A debut novel, an oldie but goldie, a new release

Who’s your favorite Texas mystery sleuth and/or author? Write me at j.alter@tcu.edu, and I’ll see what I can dig up on that sleuth or author.


Texas native Sandra Marshal debuts with a mystery and a smashing title, Death in the Time of Pancho Villa. In 1911, the city of El Paso is tense, anticipating a battle in the Mexican Revolution to land on its streets. Rose Westmoreland, traveling alone without protector or chaperone, arrives looking for her husband who has apparently disappeared in the revolution.


Rose is befriended by two women, a retired actress and a young Mexican expatriate, who give advice that would horrify her family back in Ohio. Then a reporter recruits her to use her photographic skills to take portraits of the revolutionary leaders, including the colorful and much-feared Pancho Villa and the quieter Frances Madero, who believed he was led to anti-authoritarianism by messages from his deceased brother. Rose, fascinated by borderlands culture, is soon caught up in the revolution and finds her life in danger. When Villa and Madero take control of Ciudad Juarez and celebrate their victory, Rose learns the truth about her husband.


Marshall’s background as an archeologist and architectural historian of the American Southwest, coupled with meticulous research, accounts for the accuracy in this story, from people and events to details of place. Marshall received a Malice Domestic Grant for Unpublished Authors while writing her first novel. She and her husband live in southern New Mexico.


As Marshall writes, “Where one door closes, another opens, and on the border, there are many doors.” Look for a sequel to this powerful novel that will carry you back in time and maybe across a border.


If you’ve missed the best-selling Samuel Craddock series, set in the fictitious town of Jarrett Creek, Texas, you’ve missed some fine reading. Author Terry Shames, a Texas native now transplanted to California, has created a small-town once-retired police chief called back to duty by a murder. Samuel Craddock is widowed, an art collector, and a wryly wise man of deliberation—a refreshingly different voice in a mystery. There are now eight books in the series, and Terry is at work on the ninth.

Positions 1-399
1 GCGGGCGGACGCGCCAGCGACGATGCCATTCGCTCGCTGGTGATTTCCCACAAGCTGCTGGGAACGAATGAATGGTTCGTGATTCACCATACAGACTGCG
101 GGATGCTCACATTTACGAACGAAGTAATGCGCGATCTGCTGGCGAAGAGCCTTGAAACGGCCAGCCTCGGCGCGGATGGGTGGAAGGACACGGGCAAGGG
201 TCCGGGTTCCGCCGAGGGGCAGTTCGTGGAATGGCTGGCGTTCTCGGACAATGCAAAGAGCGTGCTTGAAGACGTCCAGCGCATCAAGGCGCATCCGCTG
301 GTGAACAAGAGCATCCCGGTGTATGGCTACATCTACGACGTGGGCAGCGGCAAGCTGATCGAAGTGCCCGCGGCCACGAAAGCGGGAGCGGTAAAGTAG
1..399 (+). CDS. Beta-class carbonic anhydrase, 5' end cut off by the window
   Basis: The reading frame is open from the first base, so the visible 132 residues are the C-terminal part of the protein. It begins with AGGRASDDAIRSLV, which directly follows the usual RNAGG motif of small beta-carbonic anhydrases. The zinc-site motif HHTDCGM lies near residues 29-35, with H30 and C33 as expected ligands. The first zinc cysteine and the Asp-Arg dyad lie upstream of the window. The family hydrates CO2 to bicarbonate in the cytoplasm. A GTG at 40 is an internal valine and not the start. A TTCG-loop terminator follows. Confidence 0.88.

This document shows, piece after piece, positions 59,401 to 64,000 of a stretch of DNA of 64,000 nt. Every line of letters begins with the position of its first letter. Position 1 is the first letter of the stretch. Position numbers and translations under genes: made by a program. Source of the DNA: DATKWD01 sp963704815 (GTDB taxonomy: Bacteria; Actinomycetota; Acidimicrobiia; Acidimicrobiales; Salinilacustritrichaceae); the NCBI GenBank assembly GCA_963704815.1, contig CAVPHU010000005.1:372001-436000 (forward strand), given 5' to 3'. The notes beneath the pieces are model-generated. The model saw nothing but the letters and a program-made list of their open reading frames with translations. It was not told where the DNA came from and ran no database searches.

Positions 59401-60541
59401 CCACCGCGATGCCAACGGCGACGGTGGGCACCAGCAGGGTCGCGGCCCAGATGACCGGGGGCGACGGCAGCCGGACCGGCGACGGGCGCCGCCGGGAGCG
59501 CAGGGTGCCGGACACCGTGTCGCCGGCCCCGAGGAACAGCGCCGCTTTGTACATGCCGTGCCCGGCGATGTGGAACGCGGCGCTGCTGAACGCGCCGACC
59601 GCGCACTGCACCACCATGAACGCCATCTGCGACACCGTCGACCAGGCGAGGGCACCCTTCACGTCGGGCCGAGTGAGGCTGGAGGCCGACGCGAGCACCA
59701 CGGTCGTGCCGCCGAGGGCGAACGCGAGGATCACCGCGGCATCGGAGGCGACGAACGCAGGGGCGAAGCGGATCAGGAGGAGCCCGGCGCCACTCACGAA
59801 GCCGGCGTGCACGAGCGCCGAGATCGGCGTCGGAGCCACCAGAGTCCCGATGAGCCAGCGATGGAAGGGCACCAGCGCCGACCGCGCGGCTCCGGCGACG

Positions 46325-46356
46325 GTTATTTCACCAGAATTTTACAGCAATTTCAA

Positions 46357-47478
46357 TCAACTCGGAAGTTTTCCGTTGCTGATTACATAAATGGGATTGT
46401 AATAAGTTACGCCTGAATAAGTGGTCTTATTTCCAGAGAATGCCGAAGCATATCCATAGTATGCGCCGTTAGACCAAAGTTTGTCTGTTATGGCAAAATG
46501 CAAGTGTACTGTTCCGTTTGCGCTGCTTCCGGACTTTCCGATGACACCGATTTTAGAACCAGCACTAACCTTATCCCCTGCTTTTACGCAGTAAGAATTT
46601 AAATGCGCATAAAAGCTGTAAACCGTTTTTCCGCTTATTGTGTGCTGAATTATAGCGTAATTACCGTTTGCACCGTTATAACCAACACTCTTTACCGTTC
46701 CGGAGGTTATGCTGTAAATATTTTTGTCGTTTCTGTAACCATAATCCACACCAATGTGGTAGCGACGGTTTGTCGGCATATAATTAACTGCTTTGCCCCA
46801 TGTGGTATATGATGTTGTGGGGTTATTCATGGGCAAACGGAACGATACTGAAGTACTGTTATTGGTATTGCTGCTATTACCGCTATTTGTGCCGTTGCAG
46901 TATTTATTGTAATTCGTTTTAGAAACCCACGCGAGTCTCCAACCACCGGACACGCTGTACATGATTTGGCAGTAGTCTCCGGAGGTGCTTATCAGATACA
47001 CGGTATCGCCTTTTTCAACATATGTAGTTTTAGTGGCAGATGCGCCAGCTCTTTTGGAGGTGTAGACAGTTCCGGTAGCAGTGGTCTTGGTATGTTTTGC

She writes, “I’m interested in desperation: What drives people to believe that if they get one person out of the way, they’re home free. It’s not just the puzzle I’m after, but the story at the heart of the puzzle. That involves finding out how people see themselves. I’m also interested in secrets and identity: The secrets people keep from others and from themselves, and how they identify their roles in the community.”


Reviewers have compared her books to Bill Crider, C J Box, Craig Johnson, Steven Havill, and Margaret Maron. From Kirkus: “A favorite of fans who like their police procedurals with a strong ethical center.” The books have been finalists for numerous awards, including the Macavity, the Strand Critics Award, and the Lefty Awards, winning the Macavity and an RT Reviews critics award for Best Contemporary Mystery of 2016. MysteryPeople twice named Terry one of the top five Texas mystery writers of the year.


Raised in a small Texas town, Shames believes it’s possible to know just about everything about the human condition from what happens in a small town. Jarrett Creek is her laboratory, and Samuel Craddock her best evidence.


A personal note: I am excited about the September 16 release of my new culinary mystery, Saving Irene.


Irene Foxglove wishes she were a French chef. Henrietta James, her assistant, knows she is nothing more than a small-time TV chef on a local Chicago channel. And yet when Irene is threatened, Henny tries desperately to save her, always wishing that “Madame” would tell her the truth—about her marriage, her spoiled daughter, her days in France, the man who threatens her. Henny’s best friend, the gay guy who lives next door, teases her, encourages her, and shares meals with her, even as she wishes for more. Murder, kidnapping, and some French gossip complicate this mystery, set in Chicago and redolent with the aroma of fine food.


I had fun writing this, researching not only the food for Irene’s shows and proposed cookbook but Chicago’s historic Hyde Park neighborhood. I grew up in Hyde Park, but there have been tremendous changes in the years since my childhood. Some things never change, though, like my beloved Lake Michigan. Writing was a real nostalgia trip for me.


Here’s what one advance reader had to say:


“You'll find yourself cheering for Henny James as she works beyond her job description as prep assistant to save her boss, Irene Foxglove, glamorous local French-ish TV chef, from dangers that lurk behind the scenes, plunging them into a complicated hot stew, boiling over with trouble, not only for them, but for Irene's family and Henny's delicious (but gay) neighbor, Patrick. Henny needs to figure this out quick, before her goose is cooked.” —-Kaye George, author of Deadly Sweet Tooth (Vintage Sweets Mysteries Book 2)


Saving Irene is a stand-alone or could be the beginning of a series. Who knows? It depends on Irene and Henny.


Judy Alter, former director of TCU Press, is the prolific author of books, both historical and mysterious, mostly about Texas women. Her most recent book, The Second Battle of the Alamo, tells the story of the two women who saved the Alamo from demolition. Follow Judy at http://www.judyalter.com.